Wednesday, December 28, 2011

Long Range Outlook

Will it ever get cold?????

I want to start off with the 50 mb stratospheric temperature anomalies. Watch the loop below as the first "decent" stratospheric warming event of the season is taking place. This is in relation to pressure patterns over the arctic which most of us know as the Arctic Oscillation. What does this all even mean? Warming north of 50 degrees in the stratosphere is a clearly visible way to identify a negative Arctic Oscillation (AO) and that translates into cold and snow, and we will test that theory. I've actually done some extensive research on the AO which I presented at the National Weather Association in Birmingham Alabama back in October and this is just another typical event. The loop below will self update everyday so keep coming back to the blog to check on it's progress.
The above event should translate in an all out arctic air mass invasion for the eastern half of North America and I'm talking days where the high temperature struggles to break 15 degrees over the NW corner and Eastern areas will have a hard time breaking 20, even into NYC. Now let's just see if the models agree with me.

Very latest GFS:

The map above is for January 3rd and the cold outbreak should last at least several days, and that means several days of continuous snowmaking which means resorts in the region will begin to open terrain daily as ideal snowmaking conditions will persist for a minimum of 100 straight hours. So yes, the AO goes negative and we get our cold. This will be the coldest air of the season and very well could be the coldest of the year with lows into the single digits and negatives.

When will we finally get some snow? In the winter that is.

So it looks like the cold will finally arrive, but what about snow? With only 0.5" inches of snow in December for NW Jersey (more toward High Point), this will end as one of the least snowiest Decembers ever. NW Jersey is double the snowfall we had last year and NE Jersey is about quadruple less than last year at this time due to that post Christmas storm. So far eastern sections are around average in terms of seasonal snowfall for the year but western areas are about double the average. So far we really are not doing that bad thanks to our pre Halloween Nor' Easter.

These past few months have exhibited a constant +NAO, +AO, and a relatively neutral PNA. Basically that means the eastern half of the country as a whole will have mild and little to no snow. But I believe a change is in order and forecast models agree.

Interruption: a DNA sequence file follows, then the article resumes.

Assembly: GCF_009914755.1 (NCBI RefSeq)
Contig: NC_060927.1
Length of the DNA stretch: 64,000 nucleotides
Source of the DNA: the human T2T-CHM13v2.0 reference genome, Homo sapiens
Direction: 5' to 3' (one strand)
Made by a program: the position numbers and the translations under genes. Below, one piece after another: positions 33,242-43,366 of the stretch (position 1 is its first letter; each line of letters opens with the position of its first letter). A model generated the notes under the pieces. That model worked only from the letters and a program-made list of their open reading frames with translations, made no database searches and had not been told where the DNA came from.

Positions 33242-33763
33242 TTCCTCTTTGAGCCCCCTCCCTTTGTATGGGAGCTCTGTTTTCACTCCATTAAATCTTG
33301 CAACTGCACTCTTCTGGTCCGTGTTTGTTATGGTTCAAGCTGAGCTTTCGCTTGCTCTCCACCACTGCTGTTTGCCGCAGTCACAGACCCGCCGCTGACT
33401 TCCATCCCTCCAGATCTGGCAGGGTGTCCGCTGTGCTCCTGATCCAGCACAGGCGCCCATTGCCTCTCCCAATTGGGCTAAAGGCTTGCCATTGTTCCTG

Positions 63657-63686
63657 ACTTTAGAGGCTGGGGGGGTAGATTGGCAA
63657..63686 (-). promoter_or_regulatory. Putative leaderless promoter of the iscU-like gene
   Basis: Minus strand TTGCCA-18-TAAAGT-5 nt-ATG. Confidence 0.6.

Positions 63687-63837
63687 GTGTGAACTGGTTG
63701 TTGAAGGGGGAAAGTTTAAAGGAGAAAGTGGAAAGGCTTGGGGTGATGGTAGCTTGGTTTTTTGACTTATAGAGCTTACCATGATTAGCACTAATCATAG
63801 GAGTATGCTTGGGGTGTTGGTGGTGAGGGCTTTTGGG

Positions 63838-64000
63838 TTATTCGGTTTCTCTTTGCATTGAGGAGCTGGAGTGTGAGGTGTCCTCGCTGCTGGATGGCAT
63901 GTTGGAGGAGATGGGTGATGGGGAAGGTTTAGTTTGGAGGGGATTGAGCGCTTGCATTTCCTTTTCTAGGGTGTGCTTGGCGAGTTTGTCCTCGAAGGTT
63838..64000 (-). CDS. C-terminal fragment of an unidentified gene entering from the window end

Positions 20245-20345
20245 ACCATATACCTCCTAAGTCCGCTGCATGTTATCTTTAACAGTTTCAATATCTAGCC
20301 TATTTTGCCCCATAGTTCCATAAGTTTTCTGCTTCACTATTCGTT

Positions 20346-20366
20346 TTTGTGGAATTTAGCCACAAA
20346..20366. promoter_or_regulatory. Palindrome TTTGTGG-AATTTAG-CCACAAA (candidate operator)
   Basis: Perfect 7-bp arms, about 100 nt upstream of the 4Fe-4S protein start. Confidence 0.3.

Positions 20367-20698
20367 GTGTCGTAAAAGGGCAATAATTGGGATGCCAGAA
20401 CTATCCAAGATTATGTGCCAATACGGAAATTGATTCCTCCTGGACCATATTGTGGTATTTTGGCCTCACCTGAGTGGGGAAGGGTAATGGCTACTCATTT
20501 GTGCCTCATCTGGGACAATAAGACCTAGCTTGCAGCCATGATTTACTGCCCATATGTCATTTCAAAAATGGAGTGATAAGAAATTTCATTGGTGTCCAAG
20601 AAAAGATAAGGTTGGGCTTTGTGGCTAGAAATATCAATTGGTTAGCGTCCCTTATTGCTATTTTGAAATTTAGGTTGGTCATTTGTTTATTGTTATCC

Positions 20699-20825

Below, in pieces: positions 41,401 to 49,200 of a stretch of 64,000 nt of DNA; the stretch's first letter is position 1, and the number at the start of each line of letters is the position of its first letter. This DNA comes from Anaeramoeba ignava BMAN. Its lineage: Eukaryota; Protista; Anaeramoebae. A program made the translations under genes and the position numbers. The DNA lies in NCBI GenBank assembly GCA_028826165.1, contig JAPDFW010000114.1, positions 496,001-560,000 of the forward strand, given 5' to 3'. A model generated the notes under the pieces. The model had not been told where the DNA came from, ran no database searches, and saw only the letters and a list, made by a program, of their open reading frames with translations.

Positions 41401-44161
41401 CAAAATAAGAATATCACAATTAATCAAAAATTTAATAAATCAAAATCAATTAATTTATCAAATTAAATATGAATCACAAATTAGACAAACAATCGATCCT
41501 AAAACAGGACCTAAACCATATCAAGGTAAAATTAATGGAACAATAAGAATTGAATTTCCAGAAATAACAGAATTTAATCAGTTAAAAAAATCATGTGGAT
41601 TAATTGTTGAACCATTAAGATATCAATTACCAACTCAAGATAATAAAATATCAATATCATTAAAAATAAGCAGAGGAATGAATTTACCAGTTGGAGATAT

The AO will crash which is a good sign for cold. The PNA is heading more neutral and exactly what we want to see, but I have little hope for the NAO. Without blocking storms will forced off the Southeast coast or ride up west of the region putting us into the warm side of the system. With little blocking that means coastal storms will probably not be our primary source of snowfall over the next few weeks, instead we need to put our hope into Alberta Clipper systems.

Usually fast movers and lacking moisture these systems usually bring anywhere from a dusting to around six inches, but usually no more. With clippers snow is the primary type of precip and sometimes a little rain on the southern end, so we won't have to worry about it getting to warm for snow. In fact the models show several chances of snowfall in the coming week from these types of storms. I'm not even going to post model maps of these system because they look like small increments of snow. Something like an inch here, half an inch, and maybe up to two inches in spots. Instead I'll give you the link to my model page. Just check out the NAM and GFS SLP maps and pray for a negative NAO, because until then the prospects for a major snowstorm looks bleak at best.

That's it for now. I haven't been blogging a lot this season because I've had nothing to blog about! There were times last year where I would post up to three times a day! But this season it's only been about once a week. Keep your head up and keep reminding yourself, winter only started a few days ago...

Friday, December 16, 2011

Simply An Update

Well now that the past storm is long forgotten it's time to move on. I forecasted the snow totals way too high needless to say. Highest amounts where High Point with 2.5", Budd Lake with 1.0", and 0.5" from multiple locations. I was thinking about 3"-6" for the immediate area but the surface layer held too warm for too long and gave any accumulating snow a difficult time. Places higher in the Poconos received up to 6" and the Catskills 8". In the end elevation was key with that storm, something Jersey really doesn't have much off...

Now let's move on to what we are all waiting for...


To put this years "winter" season in perspective for everyone let's compare it to last year. It was colder and much snowier right? That's what everyone keeps telling me but as of this date last year we received only 0.75" inches of snow fall. So far this year we are at 10"-18" inches. Last year cold air came earlier and Mountain Creek opened by the second week of December, but this year it will open the third week. That's just one week! So the ski resorts are delayed slightly, I've seen worse.

First off there is a chance for some snow flurries this weekend as a weak clipper system moves to our south. Nothing to get excited for but it's snow. After that another storm rides up the Appalachians by the middle of the week and brings us just plain old rain and temperatures back into the 50's for highs.